Using Video to Better Reflect Reality
Associate Professor of Rhetoric & Director of the Center for Communication Across the Curriculum Lorraine Higgins
"Seeing the videos better prepared the new tutors... they knew what to look for in an observation, and were better armed to conduct their own conferences."
When Lorraine Higgins trains new tutors to run writing conferences in her Peer Tutoring and Writing course, she does so with the help of a series of videos she filmed and edited with the Academic Technology Center in the Spring of 2005. These custom-created videos have become an integral part of the tutor training program.
Prior to making the videos available to her class, Higgins had students in the course analyze transcripts as a means of better understanding both the theory underlying writing conferences, and the process of conducting a conference. This approach, however, was lacking in several very important ways that would never adequately be addressed through text alone. "Written transcripts," Higgins asserts, "don't make visible to students important aspects of tutoring...body language, tone of voice, use of physical space, cultural differences.... The videos provided our tutors with a more realistic example to analyze."
Higgins first came to the conclusion of creating the videos by reflecting upon how the use of media continues to play a role in her own development as a teacher and learner. "In my research on the writing process, I have often recorded writers thinking out loud as they plan and compose their drafts...I've learned so much from that that it seemed natural."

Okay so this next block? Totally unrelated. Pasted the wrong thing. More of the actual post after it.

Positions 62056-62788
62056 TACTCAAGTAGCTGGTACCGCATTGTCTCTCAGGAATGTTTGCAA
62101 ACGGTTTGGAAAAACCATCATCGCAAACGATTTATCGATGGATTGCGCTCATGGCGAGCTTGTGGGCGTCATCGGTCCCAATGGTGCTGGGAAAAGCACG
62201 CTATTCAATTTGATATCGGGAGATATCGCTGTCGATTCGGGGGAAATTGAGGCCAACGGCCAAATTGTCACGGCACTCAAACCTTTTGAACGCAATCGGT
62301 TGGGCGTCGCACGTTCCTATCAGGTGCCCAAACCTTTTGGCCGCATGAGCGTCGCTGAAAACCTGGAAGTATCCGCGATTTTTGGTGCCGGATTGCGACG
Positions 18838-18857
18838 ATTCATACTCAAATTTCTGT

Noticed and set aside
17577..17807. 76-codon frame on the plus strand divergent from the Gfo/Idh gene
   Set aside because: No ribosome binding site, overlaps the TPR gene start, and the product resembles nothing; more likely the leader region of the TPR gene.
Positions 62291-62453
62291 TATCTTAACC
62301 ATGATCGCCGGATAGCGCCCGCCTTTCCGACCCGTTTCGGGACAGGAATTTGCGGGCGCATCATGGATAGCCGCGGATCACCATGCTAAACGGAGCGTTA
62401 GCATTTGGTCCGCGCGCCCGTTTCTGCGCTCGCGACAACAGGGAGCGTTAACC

Despite this history, however, Higgins did feel some trepidation about the video shoots initially. "It seemed a daunting thing to do on my own," she notes, "but given the resources and support it was easy for me to do."
Recognizing at the outset of filming how important it would be for the videos to accurately reflect a writing conference, Higgins approached each video shoot with only a skeleton outline of what was to take place. "I didn't want them scripted; I didn't want the perfect session. I wanted the videos to be natural, to include breaks in the conversation."To that end, the videos have been very successful, helping students to "understand the nature of tutoring," and to "get a sense of the whole process that a description or transcript wouldn't enable them to do."
The videos also improved new tutors' ability to perform observations of their veteran peers, another essential part of the tutor training program. Prior to the videos, Higgins was never entirely happy with how prepared the new tutors were going into these observations. Without a sound understanding of the tutor/tutee dynamic, they often failed to notice important aspects of the conference. The videos helped to address this, Higgins notes, largely because "the ability to pause midstream for a discussion and to replay parts has given me, as an instructor, more flexibility in the way I use tutoring examples. You can't replay a live observation."
In addition to the flexibility they offered, the videos were also edited extensively to incorporate visual callouts and voiceover emphasizing key points and concepts. These edits included a brief Camtasia video walking tutors through the steps of entering a conference report into the CCAC database. Though written instructions had previously managed the job, Higgins notes, "the live, online demo with screenshots and voiceover made the process much easier to follow."
The tutors themselves found the videos to be not only an effective training instrument, but also a fun way to make a contribution to future tutors at the CCAC. "I had many volunteers to participate in the filming and production of the videos," Higgins remarks. "Getting students to participate at all is a challenge, and this motivated them to get involved."Maintained by firstname.lastname@example.org
Last modified: Feb 06, 2008, 09:52 EST